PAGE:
Super Space Summarization


By: Beth Gamble



Rationale:
Comprehension is an important part of the reading process for children. One great way for students to develop comprehension is through summarization. Summarization is important because children need to be able to know what is important in the text that they are reading. There are certain strategies that can help students grasp the important parts of what they are reading.

 
Materials: 

-Paper

-Pencil

-Chalkboard

-Chalk
-A bookmark for each student with the 5 summarization steps on it
      Summarization steps:
      1.  Pick out important details that are necessary to the story.
      2.  Pick out the less important or repeated ideas from the passage and eliminate them.
      3. Highlight the important and necessary details using key words.
      4. Pick a topic sentence
      5. Invent a topic sentence if there is none.

 -Copy of Space Rock Makes a Crash Landing, National Geographic Kids News    
         for each student.

                  

Procedures: 
1. 
First ask the students if they remember what comprehension is.  Wait for their responses and then review each of their responses.  "Good job!  When we comprehend, we are understanding what we are reading and then remembering what we read when we are finished.  What we are going to do today is learn some steps that will help us comprehend what we read.  This new technique I am going to talk about is summarization.  When we are summarizing we read through the story and pick out the most important details and we forget about the stuff that doesn’t go along with the main points of the idea."


2. 
Explain summarization.  "Our new tool has 5 easy steps to remember."  Then write them on the board so that the students can see them.  "The first step is to pick out important details that we think are necessary to the storyNumber two says to pick out the less important ideas or ideas that are repeated and take them away.  Number three says to highlight the important and necessary details using key words.  Next, we pick a topic sentence.  Our last step is to invent a topic sentence if we don’t have one.  I’m going to pass out bookmarks to each of you that have these steps on them so you won’t forget our 5 steps of summarization.  You can use these whenever you need a little help."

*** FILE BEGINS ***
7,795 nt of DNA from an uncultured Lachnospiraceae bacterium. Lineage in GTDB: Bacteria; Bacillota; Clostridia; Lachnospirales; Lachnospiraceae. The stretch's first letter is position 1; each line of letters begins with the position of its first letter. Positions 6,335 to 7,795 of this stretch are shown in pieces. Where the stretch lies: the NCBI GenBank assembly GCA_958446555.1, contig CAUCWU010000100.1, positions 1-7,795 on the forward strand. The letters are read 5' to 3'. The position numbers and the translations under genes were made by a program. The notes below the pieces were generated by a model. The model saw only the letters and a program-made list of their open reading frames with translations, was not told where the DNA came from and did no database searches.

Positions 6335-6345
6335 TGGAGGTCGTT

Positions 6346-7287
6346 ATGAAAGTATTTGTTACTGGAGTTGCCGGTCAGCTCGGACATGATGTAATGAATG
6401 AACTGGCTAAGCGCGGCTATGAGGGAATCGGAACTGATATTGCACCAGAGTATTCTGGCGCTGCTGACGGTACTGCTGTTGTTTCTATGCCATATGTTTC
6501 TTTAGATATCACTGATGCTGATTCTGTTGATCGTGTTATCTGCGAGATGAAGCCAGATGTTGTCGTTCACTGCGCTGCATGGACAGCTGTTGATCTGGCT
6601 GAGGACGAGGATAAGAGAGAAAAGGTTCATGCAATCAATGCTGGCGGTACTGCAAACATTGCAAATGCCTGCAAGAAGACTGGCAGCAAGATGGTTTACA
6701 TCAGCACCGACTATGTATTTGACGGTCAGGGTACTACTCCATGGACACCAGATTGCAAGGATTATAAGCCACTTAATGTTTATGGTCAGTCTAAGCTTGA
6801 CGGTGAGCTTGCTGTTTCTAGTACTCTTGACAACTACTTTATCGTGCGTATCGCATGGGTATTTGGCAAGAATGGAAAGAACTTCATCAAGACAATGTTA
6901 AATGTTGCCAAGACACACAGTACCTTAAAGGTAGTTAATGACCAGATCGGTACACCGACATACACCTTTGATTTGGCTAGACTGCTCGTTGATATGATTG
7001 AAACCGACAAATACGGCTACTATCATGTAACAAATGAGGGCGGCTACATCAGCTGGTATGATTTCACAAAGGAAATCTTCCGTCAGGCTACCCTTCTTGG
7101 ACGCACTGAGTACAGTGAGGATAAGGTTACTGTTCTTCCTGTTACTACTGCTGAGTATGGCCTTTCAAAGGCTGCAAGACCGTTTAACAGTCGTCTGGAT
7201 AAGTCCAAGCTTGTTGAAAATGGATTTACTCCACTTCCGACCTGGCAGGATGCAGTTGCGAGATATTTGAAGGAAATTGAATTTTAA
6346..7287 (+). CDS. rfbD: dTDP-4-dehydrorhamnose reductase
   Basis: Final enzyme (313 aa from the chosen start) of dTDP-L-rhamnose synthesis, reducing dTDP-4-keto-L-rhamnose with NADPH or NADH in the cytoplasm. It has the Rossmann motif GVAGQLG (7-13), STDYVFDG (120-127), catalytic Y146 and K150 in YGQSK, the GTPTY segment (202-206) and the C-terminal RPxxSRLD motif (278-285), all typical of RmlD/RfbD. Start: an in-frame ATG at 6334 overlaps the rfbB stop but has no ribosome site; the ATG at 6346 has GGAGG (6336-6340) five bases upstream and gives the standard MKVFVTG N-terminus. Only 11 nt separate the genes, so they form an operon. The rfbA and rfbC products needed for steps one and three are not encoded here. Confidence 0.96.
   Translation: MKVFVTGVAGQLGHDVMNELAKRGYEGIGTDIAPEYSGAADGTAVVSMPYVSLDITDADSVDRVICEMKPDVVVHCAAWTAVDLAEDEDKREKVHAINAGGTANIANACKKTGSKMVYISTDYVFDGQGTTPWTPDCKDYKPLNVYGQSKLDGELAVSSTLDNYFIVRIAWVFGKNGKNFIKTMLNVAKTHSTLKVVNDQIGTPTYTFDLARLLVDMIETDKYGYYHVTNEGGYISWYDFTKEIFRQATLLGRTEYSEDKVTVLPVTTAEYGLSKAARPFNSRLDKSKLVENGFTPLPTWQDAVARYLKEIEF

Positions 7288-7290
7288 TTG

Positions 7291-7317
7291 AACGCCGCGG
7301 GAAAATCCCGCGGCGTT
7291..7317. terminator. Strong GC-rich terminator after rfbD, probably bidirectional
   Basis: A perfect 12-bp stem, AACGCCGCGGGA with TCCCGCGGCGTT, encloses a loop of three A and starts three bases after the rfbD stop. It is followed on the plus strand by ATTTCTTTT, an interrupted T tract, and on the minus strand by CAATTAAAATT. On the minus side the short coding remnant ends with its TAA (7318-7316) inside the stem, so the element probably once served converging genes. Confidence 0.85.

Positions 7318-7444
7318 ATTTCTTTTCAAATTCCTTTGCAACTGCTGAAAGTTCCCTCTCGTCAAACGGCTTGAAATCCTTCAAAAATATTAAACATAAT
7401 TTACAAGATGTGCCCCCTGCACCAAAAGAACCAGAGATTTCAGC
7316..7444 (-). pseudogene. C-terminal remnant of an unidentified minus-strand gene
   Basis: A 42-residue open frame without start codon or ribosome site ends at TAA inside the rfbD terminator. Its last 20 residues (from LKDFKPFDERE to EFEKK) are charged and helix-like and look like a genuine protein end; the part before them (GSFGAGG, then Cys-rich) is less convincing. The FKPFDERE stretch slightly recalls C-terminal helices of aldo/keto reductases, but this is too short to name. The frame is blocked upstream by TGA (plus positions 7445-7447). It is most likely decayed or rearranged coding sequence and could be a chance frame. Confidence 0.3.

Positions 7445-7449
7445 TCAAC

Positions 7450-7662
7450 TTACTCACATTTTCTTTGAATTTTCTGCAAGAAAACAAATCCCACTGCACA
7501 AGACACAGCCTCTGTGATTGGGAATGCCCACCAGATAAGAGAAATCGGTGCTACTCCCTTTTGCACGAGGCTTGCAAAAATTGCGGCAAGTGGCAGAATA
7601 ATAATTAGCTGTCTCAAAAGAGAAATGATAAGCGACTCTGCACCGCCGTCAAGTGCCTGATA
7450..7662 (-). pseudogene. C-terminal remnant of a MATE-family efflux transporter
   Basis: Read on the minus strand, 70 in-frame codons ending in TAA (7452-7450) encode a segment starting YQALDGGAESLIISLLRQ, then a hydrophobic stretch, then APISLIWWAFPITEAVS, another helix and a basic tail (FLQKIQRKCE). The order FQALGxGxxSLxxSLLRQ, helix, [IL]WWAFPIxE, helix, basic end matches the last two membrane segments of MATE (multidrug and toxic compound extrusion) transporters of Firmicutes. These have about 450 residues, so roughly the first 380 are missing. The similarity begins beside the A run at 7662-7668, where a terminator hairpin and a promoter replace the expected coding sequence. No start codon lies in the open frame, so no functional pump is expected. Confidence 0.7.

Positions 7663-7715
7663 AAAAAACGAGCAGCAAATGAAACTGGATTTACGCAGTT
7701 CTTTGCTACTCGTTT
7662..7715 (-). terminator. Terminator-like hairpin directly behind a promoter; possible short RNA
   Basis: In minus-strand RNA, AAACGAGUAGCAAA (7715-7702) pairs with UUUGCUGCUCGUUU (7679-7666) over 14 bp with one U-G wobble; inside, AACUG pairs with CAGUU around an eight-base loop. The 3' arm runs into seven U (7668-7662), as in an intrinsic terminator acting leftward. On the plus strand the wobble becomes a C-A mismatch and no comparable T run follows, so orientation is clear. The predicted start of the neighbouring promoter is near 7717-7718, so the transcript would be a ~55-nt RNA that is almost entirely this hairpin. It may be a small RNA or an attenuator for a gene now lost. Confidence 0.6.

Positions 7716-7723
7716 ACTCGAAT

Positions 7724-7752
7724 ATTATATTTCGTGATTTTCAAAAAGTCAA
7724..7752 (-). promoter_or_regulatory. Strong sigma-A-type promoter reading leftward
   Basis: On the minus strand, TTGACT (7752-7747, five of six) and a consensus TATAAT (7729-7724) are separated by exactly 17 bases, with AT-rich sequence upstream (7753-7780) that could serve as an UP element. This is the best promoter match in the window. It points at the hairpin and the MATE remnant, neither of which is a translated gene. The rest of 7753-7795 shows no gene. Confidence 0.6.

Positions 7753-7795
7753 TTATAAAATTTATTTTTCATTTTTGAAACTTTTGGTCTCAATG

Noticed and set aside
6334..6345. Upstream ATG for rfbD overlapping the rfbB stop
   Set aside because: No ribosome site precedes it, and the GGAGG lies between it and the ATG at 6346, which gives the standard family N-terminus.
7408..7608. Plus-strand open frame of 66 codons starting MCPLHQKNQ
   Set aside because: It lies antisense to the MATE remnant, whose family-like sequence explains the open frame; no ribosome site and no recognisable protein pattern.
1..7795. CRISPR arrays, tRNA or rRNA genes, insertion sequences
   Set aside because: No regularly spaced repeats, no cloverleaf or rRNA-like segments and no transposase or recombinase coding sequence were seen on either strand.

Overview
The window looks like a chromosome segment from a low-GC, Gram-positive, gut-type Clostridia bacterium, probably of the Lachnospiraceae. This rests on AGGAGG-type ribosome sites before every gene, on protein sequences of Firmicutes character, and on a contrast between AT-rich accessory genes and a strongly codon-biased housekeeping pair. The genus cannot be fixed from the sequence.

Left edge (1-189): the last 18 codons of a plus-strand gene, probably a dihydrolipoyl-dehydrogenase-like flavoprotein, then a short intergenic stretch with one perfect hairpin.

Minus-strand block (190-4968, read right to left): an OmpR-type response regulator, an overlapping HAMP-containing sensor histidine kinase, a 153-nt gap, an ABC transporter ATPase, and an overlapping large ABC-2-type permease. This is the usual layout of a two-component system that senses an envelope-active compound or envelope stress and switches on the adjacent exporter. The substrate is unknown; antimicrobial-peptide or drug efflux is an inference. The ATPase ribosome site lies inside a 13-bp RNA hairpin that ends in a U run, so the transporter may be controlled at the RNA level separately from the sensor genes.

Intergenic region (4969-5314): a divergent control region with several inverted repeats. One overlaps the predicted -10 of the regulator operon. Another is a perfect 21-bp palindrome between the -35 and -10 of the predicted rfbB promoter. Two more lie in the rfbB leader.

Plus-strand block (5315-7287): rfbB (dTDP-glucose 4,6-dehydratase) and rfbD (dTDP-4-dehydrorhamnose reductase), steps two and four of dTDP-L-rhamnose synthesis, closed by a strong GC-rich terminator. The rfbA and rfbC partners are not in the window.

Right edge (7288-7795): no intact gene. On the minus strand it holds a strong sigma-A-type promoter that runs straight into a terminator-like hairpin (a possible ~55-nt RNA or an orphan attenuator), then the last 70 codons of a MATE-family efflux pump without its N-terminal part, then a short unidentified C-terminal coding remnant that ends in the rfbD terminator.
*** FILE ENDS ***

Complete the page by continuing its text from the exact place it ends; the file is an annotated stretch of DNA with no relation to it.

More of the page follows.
3. 
"Alright, now that we are familiar with comprehension and summarization, we are going to read a passage from an article and put our steps into action.  Read the first paragraph SILENTLY to yourselves. This means we will read what is in the passage without saying the words out loud, this allows each person to be able to concentrate on what they are reading.  While you are reading, make sure that you are getting enough information to summarize the paragraph.  When summarizing, remember how important it is to make sure that you are trying to figure out the important details from the ones that might not be so important.  Raise your hand when you are done so we’ll know when to move on."

 
4.